Nearly 14,000 new mechanical patient lifts for health-care settings have been funded by Ontario's Ministry of Health and Long-Term Care. As part of its Patient Lift Initiative, the ministry committed about $80 million between 2004 and 2006 to purchase and install these lifts and to train health-care staff in their use.
The Institute for Work & Health was selected to evaluate the impact of this initiative. The final results of this evaluation will be available in summer 2007, but some early findings on the current status of this workforce have already emerged.
The initiative provided funding for one patient lift per 10 beds in long- term facilities. Before the initiative, there was approximately one lift per 20 beds.
The research team has interviewed 893 caregivers in 53 facilities. More than nine in 10 caregivers were female. Almost 80 per cent said their work was "demanding" or "very demanding." On average, caregivers had performed about 38 patient lifts or transfers in the previous eight-hour shift. More than half of these tasks were done without any equipment.
In the previous 12 months, 17 per cent had reported a work-related musculoskeletal disorder (MSD) to the WSIB, and 20 per cent had missed work. Almost half (44 per cent) had visited a health-care provider about their pain, and 61 per cent had experienced pain.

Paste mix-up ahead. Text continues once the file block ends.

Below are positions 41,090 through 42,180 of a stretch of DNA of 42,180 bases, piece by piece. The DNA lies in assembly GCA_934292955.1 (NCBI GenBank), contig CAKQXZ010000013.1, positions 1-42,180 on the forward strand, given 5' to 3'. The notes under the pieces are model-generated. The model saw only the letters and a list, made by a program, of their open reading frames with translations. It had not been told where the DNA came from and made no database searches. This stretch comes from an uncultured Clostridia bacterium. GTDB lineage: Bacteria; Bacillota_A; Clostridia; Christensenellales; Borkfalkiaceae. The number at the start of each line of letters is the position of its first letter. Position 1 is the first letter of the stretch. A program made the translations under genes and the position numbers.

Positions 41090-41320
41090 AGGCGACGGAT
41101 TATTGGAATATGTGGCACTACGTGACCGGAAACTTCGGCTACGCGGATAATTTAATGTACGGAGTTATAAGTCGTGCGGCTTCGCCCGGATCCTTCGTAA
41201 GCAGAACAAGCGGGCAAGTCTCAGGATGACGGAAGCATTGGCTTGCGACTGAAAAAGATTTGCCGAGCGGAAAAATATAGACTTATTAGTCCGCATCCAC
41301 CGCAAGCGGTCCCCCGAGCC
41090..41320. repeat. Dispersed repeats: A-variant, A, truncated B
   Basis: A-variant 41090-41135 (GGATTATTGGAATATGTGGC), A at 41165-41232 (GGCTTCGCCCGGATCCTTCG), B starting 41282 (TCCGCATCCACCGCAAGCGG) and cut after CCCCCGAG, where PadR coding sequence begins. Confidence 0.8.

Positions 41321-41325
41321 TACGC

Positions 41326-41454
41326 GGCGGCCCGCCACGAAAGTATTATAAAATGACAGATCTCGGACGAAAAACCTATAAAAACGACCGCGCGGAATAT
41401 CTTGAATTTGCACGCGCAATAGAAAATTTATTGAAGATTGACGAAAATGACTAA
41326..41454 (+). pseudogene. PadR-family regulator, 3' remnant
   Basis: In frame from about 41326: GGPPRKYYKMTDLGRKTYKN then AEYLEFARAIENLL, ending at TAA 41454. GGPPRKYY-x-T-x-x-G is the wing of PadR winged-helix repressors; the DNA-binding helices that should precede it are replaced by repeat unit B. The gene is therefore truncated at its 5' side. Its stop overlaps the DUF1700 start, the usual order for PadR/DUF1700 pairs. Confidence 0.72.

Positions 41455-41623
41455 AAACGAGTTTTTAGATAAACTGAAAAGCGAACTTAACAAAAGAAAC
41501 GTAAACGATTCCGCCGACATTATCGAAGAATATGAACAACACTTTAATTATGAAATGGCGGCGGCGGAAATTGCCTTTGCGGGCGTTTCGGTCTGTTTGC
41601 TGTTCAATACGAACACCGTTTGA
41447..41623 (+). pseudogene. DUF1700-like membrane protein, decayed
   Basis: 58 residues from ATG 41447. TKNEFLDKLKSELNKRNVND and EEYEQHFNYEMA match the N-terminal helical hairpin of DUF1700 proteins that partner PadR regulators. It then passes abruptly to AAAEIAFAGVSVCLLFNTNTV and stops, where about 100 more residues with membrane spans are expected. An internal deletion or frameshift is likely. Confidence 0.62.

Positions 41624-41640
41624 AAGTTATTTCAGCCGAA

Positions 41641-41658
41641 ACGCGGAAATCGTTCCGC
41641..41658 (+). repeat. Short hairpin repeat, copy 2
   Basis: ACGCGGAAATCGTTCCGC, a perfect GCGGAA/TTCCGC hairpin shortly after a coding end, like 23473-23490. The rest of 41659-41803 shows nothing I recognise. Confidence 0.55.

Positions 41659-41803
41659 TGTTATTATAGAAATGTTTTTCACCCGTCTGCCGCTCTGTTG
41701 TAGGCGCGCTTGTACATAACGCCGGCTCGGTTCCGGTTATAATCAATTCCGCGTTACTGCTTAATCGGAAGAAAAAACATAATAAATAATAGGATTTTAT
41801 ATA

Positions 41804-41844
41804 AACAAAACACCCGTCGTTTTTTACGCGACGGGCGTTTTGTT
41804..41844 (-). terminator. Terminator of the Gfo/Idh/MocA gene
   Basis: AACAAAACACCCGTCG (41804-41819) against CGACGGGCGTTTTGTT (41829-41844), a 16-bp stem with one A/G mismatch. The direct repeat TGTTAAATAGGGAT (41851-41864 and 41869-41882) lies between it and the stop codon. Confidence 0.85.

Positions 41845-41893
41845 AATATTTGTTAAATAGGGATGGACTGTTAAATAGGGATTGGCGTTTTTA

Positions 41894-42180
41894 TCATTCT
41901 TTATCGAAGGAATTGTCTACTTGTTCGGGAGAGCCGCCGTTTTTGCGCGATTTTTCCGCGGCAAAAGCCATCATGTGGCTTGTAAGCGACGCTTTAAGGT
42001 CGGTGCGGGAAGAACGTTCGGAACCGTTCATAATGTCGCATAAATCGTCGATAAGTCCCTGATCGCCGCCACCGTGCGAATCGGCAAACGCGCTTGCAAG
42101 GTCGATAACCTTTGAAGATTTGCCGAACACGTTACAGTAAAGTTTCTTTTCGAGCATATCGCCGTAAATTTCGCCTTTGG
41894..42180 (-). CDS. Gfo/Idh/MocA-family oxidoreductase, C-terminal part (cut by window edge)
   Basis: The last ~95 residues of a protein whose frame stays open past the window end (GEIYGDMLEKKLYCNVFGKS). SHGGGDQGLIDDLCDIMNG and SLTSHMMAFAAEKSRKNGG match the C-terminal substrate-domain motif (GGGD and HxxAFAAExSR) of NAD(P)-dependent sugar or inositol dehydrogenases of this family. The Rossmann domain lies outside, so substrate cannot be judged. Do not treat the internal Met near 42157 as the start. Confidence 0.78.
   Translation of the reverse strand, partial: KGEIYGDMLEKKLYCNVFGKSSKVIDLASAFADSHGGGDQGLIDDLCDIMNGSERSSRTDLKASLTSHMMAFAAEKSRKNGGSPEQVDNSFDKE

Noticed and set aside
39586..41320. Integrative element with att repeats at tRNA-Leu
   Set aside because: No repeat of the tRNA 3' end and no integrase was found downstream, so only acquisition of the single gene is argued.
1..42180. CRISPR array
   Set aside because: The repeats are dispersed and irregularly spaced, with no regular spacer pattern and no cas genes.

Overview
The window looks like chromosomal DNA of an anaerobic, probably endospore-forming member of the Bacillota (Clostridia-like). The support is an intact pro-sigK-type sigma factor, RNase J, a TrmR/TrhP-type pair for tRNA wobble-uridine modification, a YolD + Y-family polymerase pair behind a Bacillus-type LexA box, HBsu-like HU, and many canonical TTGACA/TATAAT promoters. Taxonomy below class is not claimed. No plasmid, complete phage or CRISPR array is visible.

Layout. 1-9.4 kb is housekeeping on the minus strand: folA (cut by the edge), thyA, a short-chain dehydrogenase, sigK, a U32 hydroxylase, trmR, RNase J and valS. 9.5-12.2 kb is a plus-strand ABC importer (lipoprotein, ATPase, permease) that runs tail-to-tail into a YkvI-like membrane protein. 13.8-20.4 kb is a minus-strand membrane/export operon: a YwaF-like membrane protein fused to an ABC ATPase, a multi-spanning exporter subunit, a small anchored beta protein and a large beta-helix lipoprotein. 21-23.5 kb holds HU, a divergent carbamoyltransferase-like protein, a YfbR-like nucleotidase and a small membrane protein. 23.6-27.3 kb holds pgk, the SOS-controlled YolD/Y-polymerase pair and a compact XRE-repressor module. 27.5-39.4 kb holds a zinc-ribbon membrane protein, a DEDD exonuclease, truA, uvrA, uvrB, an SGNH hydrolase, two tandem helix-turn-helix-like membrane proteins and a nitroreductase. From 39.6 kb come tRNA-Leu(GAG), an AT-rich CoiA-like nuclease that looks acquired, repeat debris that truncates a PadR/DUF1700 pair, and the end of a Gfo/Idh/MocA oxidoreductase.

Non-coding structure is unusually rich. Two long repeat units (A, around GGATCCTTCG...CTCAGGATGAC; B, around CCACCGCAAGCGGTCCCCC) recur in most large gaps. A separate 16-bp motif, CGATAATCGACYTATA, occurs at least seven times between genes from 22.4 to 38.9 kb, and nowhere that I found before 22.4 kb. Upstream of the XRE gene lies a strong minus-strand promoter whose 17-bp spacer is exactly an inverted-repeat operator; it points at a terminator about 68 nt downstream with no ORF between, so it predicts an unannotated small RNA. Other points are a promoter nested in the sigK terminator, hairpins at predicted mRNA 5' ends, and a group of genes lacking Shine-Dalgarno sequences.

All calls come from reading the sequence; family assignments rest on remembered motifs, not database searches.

Among those experiencing pain, 73 per cent believed the cause was resident lifting and transferring. Repetitive movements were attributed as a cause of pain for 60 per cent of caregivers.
These initial findings will be compared to the situation of caregivers after the lifts have been installed, with approximately a year between interviews. The research team will evaluate if healthcare providers perform more handling tasks with the new equipment, if there are fewer formal reports of MSDs, and if the incidence of bed sores in residents declines.
As part of the study, researchers are looking at facility policies and procedures, workloads and health outcomes. As well, they will examine workers’ compensation claims for all 590 long- term care facilities for five years prior to the lift initiative (2000-2004) and for the two-year intervention period (2005-2006).
Participation in the study was high and was well-received. “Overall [the study] was a good experience for our facilities and it helped to reinforce our zero lift policy,” noted one facility manager. "Staff gained a heightened awareness of safety and realized the policies and practices we are using a, re for their benefit.
Source: At Work, Issue 48, Spring 2007: Institute for Work & Health, Toronto